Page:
The Vanishers

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Heidi Julavits’ latest novel The Vanishers is provocative and full of hefty, even academic ideas—at its best, a nouveau feminist manifesto.

Heidi Julavits creates worlds in her fiction where vulnerable female heroes double as psychological weapons. They vanish (as in The Uses of Enchantment) or are entrapped (as in The Effect of Living Backwards) only to be eventually unholstered, cocked and loaded, ready to inflict a little damage of their own. In her new novel, The Vanishers, Julavits creates the world of parapsychology, where certain people possess special psychic abilities to conjure nightmares for others. They can inflict slow, withering physical harm from afar—literally making their enemies sic—just by using their minds.

Julia Severn is a gifted psychic whose energies burn out streetlamps and short-circuit appliances. She studies under the powerful, but aging leader in the field, Madame Ackermann, at The Institute of Integrated Parapsychology, otherwise known simply as The Workshop. The relationship between Julia and her mentor is tense from the start. Ackermann’s intent is unclear. Is she truly disappointed in Julia’s performance or envious of her younger student’s potential? One thing is certain in this wondrously braided Julavitsian passage: the relationship between the two women is special.

And yet, over Franz, who had been regressed ten times (once without Madame Ackermann’s assistance), over Maurice who was descended from the famous Moriarty, over Rebecca, whose automatic writing samples were, according to Madame Ackermann, stained glass windows into the astral abyss, I had been chosen. By my idol, one of parapsychological scholarship’s most renowned stars, a woman who’d been awarded, at the age of twenty-eight, the occult equivalent of a MacArthur and who heart-scramblingly resembled—with her black veil of hair and winking, shards-of-Mica eyes that suggested a smile was forthcoming even when it never was—an enigmatic photograph I’d cherished of my mother. I had been chosen. And I could not, I decided, be unchosen.

Soon Julia is kicked out of the institute and lives in Manhattan where she works as a model at a flooring company sitting in a showroom chair for eight hours a day. She’s afflicted by migraines and eczema. She’s addicted to pills, and she makes bad decisions with men. She befriends a woman named Alwyn, a former Workshop member who theorizes that Madame Ackermann is causing Julia’s ailments. And thus the powder keg of female rivalry is lit, and Julia begins to train her psychic powers with the intention of making the Madame sorry she ever messed with her former protégé.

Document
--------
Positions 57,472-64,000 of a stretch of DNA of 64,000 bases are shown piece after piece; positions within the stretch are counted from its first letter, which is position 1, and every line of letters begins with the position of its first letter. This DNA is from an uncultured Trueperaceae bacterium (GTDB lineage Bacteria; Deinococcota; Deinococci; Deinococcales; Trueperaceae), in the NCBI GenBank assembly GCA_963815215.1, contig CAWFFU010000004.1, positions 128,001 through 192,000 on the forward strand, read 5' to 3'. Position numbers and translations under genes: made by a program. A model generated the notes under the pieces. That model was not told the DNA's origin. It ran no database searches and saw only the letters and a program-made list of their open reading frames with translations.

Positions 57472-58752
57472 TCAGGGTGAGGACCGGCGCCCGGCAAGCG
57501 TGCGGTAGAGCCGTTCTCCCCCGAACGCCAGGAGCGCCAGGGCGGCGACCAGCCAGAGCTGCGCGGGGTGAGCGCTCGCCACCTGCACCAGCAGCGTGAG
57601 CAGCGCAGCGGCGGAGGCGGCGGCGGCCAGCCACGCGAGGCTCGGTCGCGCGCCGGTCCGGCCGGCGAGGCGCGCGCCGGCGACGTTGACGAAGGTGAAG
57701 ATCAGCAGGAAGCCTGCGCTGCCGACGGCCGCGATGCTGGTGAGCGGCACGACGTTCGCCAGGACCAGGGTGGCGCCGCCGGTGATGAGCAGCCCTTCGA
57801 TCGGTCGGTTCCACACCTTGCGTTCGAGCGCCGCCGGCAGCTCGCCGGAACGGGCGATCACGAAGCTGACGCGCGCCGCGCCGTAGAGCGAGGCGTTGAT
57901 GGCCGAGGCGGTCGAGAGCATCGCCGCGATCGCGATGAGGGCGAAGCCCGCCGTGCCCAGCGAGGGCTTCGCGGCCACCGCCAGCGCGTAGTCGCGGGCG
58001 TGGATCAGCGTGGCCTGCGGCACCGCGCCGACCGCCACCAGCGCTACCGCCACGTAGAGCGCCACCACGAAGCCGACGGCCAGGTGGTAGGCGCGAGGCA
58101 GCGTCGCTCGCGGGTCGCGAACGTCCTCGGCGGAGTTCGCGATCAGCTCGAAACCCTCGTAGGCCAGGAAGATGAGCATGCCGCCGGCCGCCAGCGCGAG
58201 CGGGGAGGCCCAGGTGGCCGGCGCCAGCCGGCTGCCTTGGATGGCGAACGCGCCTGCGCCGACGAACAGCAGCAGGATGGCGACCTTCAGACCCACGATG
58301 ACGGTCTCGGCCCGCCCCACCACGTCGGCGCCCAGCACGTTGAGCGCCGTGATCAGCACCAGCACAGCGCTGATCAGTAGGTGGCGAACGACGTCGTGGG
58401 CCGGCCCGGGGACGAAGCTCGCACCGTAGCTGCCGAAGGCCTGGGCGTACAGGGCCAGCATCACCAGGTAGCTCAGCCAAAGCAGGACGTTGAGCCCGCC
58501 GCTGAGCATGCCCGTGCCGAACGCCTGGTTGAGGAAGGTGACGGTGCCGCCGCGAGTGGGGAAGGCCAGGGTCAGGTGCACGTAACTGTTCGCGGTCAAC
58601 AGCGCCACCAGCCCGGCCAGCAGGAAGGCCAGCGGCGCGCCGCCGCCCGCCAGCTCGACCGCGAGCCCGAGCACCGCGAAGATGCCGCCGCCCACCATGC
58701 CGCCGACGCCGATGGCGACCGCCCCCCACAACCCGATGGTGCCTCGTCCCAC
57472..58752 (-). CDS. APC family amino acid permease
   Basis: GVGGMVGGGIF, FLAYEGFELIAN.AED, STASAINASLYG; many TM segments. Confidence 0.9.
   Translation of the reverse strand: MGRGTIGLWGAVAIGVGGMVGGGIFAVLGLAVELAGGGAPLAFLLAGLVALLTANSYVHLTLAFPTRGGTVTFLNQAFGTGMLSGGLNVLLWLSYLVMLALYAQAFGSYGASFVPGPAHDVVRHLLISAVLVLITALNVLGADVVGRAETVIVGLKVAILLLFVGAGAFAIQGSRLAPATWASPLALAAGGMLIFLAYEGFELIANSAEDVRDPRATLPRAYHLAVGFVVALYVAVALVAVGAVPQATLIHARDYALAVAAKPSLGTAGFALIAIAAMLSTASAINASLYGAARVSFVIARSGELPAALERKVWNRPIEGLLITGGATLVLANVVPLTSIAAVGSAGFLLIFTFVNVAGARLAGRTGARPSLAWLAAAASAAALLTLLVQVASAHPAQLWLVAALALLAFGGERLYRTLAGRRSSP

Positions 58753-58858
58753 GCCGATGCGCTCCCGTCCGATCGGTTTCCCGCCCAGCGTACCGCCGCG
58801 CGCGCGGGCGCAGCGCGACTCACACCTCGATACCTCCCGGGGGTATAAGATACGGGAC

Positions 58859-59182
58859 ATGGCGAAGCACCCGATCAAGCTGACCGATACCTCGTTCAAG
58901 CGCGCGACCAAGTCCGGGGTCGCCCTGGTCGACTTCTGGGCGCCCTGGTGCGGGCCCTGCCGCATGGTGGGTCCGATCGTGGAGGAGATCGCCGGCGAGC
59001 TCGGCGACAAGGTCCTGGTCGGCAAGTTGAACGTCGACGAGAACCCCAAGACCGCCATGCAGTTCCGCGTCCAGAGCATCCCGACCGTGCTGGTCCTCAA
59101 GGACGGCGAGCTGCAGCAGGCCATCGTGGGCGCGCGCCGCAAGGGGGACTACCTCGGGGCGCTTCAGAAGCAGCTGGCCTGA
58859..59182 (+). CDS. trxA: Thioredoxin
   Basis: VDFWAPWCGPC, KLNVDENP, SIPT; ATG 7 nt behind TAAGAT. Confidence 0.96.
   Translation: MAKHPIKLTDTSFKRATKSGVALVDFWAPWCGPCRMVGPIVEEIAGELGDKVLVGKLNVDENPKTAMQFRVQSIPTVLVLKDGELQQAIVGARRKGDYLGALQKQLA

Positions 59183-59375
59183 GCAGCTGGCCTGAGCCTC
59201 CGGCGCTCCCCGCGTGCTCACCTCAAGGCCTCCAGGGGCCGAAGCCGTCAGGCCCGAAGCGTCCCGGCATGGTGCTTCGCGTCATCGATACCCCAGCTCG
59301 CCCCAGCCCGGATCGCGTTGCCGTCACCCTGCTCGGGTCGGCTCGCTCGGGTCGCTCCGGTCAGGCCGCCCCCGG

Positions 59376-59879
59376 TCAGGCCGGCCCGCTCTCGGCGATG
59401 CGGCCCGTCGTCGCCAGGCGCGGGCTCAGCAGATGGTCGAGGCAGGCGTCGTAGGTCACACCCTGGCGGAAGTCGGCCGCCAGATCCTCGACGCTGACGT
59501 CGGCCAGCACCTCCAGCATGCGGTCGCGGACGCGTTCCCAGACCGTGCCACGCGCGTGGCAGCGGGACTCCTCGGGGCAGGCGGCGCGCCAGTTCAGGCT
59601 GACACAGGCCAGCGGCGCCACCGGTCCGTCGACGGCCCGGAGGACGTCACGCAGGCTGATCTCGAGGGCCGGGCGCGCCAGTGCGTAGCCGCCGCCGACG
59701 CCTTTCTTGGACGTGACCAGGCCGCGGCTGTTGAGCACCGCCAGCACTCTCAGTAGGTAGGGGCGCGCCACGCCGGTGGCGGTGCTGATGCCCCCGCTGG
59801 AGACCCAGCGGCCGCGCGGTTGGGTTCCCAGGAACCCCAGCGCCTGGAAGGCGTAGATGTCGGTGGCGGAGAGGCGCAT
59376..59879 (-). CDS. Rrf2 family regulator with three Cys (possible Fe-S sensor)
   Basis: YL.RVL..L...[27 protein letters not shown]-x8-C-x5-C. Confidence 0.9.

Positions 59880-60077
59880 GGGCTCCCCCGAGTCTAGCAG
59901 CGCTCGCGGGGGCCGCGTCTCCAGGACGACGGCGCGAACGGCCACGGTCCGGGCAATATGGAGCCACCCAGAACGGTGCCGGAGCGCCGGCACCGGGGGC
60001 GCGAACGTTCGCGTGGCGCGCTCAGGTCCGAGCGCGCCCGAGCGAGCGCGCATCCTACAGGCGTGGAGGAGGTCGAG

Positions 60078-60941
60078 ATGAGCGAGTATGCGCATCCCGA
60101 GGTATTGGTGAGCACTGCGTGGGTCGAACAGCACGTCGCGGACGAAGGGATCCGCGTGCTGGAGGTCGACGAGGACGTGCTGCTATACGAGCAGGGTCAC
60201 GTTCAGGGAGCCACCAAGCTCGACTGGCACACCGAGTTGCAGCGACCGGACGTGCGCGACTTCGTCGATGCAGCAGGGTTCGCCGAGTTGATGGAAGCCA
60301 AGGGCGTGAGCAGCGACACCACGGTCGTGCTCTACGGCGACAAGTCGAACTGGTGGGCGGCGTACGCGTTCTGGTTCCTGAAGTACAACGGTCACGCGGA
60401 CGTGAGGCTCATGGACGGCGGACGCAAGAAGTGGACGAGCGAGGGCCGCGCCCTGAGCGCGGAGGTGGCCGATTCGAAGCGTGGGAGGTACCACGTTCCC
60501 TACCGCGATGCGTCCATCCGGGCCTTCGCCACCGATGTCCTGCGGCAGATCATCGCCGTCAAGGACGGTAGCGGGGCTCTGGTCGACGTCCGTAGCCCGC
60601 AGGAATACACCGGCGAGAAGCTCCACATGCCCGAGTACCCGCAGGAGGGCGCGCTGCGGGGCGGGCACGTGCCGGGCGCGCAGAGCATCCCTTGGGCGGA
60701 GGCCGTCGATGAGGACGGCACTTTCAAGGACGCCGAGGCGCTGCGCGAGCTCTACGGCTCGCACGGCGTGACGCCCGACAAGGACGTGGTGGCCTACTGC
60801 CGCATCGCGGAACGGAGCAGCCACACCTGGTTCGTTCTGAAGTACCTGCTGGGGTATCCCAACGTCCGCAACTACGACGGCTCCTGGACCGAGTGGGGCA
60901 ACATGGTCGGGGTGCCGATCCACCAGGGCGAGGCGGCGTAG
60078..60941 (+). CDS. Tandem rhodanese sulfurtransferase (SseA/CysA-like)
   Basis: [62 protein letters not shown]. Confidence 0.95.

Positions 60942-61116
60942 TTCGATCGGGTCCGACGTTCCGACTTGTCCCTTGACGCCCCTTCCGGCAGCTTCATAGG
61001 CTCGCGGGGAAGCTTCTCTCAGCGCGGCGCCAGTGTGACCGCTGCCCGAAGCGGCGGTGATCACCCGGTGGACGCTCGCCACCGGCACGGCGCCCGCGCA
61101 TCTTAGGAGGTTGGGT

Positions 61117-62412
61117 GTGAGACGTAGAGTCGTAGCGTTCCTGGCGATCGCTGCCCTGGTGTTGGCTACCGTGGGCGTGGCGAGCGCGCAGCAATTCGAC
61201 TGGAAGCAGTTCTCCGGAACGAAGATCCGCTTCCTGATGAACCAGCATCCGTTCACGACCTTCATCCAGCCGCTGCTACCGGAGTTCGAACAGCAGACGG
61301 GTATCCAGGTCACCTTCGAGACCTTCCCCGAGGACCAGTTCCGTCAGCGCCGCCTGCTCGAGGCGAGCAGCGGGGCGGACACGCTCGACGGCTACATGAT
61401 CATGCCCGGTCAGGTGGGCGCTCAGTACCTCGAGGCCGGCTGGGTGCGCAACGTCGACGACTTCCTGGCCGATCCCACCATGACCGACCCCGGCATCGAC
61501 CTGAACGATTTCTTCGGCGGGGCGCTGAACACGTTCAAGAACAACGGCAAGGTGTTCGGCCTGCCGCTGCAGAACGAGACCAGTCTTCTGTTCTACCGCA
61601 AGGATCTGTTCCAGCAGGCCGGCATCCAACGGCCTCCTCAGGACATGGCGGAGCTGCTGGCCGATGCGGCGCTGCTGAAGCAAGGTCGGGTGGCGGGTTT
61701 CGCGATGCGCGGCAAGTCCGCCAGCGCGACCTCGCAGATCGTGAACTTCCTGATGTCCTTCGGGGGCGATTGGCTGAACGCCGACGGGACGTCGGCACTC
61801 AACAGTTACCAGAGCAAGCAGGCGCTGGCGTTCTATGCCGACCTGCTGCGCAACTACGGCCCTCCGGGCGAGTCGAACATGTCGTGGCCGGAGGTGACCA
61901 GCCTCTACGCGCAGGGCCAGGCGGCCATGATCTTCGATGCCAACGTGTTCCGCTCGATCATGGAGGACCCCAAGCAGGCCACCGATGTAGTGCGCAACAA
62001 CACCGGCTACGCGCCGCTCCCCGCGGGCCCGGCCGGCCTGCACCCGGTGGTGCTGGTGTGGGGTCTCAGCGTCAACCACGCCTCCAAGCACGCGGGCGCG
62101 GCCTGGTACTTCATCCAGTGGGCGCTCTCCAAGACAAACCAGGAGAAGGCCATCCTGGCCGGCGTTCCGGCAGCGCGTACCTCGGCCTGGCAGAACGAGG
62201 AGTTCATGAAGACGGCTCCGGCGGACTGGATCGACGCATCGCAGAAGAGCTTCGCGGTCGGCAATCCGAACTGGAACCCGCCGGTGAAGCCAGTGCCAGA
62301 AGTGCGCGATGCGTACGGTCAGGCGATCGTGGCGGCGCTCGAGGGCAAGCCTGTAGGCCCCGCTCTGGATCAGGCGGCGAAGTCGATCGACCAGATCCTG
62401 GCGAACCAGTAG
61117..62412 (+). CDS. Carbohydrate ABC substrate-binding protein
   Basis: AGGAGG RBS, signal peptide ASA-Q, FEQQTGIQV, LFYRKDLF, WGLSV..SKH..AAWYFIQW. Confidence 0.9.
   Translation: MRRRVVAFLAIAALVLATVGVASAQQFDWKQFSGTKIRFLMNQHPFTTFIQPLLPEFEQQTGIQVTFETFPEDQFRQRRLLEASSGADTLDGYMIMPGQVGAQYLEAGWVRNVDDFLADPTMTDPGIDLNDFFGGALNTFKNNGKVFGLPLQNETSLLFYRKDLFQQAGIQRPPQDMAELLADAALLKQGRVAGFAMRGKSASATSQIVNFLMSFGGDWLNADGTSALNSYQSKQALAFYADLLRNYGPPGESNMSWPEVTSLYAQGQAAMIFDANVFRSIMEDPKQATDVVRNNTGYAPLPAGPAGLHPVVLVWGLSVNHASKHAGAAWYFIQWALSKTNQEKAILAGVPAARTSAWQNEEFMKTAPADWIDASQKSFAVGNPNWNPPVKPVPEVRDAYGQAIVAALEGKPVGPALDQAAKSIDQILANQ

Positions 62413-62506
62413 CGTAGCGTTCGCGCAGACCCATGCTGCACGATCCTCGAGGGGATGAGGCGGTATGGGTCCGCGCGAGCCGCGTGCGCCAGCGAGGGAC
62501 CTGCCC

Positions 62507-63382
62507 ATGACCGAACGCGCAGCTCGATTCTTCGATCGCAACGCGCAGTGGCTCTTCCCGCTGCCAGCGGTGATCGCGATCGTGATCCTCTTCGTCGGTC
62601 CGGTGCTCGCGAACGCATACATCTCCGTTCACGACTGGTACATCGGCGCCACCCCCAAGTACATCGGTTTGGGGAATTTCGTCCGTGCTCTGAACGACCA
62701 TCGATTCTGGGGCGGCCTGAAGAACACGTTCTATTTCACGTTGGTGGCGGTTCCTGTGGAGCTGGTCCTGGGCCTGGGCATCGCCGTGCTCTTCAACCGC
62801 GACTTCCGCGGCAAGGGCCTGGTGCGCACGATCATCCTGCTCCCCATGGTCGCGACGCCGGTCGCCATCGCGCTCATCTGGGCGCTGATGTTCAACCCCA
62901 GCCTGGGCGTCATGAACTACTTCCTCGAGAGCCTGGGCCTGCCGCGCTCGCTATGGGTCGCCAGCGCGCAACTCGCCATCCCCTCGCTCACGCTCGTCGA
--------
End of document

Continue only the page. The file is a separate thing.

The Vanishersis great fun. Many of Julavits’s characters speak like double agents in an especially metaphysical Cold War spy novel. There are characters with names like Colophon (is that a brand of food processor?). And Julia’s stay at a psychic recovery center named the Goergen resembles a cross between a season of Celebrity Rehab with Dr. Drew and a surreal stay at a spa resort. Julavits never forgets to balance issues of thematic import with humor and fresh wit.

That said, The Vanishers is neither a comedy nor a potboiler. At its heart, the book is closer in genre to a psychological horror flick that comments on the war games mothers play with daughters and vice-versa. There are just a handful of male characters in The Vanishers, and even Julia’s father, though his few appearances are poignant, is overshadowed by his more insightful new wife, Blanche. Meanwhile, the many female characters that inhabit the novel’s second half all represent portentous surrogate mothers (or surrogates of surrogates) that reflect Julia’s fraying control over her psychic abilities. The central question of the book is exposed in this passage:

Because I’d decided—this kind of hating, this kind of fault-finding, this kind of symbolic matricide, it had to stop. If I’d formed an allegiance to Irenke, it was because I’d decided that to befriend Irenke was to ensure that my mother’s death did not perpetuate more pointless, self-defeating rivalries among women who, in the end, were only killing themselves.

The plot takes some time to serve up the climactic mano-a-mano between Madame Ackermann and Julia, and Julavits doesn’t take the easy way out, nearly letting a prominent subplot take over the book, before weaving it back into the main plot, perhaps a little too quickly. The Vanishers is a provocative novel, full of hefty, even academic ideas—at its best, a nouveau feminist manifesto. The Vanishers asks mothers and daughters, both literal and figurative: Can’t we all just get along?

Leland Cheuk is an award-winning author of three books of fiction, most recently No Good Very Bad Asian (2019). Cheuk’s work has appeared in publications such as NPR, Washington Post, San Francisco Chronicle, and Salon, among other outlets. You can follow Cheuk on Twitter at @lcheuk. More from this author →